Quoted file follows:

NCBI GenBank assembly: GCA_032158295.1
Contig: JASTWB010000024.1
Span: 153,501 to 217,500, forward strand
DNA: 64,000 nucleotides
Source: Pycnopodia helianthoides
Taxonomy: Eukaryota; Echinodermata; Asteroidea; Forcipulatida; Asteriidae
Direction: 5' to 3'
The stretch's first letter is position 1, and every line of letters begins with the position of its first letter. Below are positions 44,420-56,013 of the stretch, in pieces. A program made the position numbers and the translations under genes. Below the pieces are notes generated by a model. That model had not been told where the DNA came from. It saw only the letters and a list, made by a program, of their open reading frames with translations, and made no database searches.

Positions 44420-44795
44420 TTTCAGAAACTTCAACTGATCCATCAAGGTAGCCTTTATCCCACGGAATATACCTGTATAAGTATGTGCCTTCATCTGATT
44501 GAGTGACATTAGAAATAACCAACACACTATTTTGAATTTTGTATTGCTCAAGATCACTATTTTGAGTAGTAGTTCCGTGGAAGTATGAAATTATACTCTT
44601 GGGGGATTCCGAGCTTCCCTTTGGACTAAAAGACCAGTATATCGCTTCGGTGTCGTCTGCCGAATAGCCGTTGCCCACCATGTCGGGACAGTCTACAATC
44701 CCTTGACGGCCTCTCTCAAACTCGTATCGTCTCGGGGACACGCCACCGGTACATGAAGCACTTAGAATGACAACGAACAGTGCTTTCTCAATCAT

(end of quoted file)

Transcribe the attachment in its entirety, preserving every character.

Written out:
NCBI GenBank assembly: GCA_032158295.1
Contig: JASTWB010000024.1
Span: 153,501 to 217,500, forward strand
DNA: 64,000 nucleotides
Source: Pycnopodia helianthoides
Taxonomy: Eukaryota; Echinodermata; Asteroidea; Forcipulatida; Asteriidae
Direction: 5' to 3'
The stretch's first letter is position 1, and every line of letters begins with the position of its first letter. Below are positions 44,420-56,013 of the stretch, in pieces. A program made the position numbers and the translations under genes. Below the pieces are notes generated by a model. That model had not been told where the DNA came from. It saw only the letters and a list, made by a program, of their open reading frames with translations, and made no database searches.

Positions 44420-44795
44420 TTTCAGAAACTTCAACTGATCCATCAAGGTAGCCTTTATCCCACGGAATATACCTGTATAAGTATGTGCCTTCATCTGATT
44501 GAGTGACATTAGAAATAACCAACACACTATTTTGAATTTTGTATTGCTCAAGATCACTATTTTGAGTAGTAGTTCCGTGGAAGTATGAAATTATACTCTT
44601 GGGGGATTCCGAGCTTCCCTTTGGACTAAAAGACCAGTATATCGCTTCGGTGTCGTCTGCCGAATAGCCGTTGCCCACCATGTCGGGACAGTCTACAATC
44701 CCTTGACGGCCTCTCTCAAACTCGTATCGTCTCGGGGACACGCCACCGGTACATGAAGCACTTAGAATGACAACGAACAGTGCTTTCTCAATCAT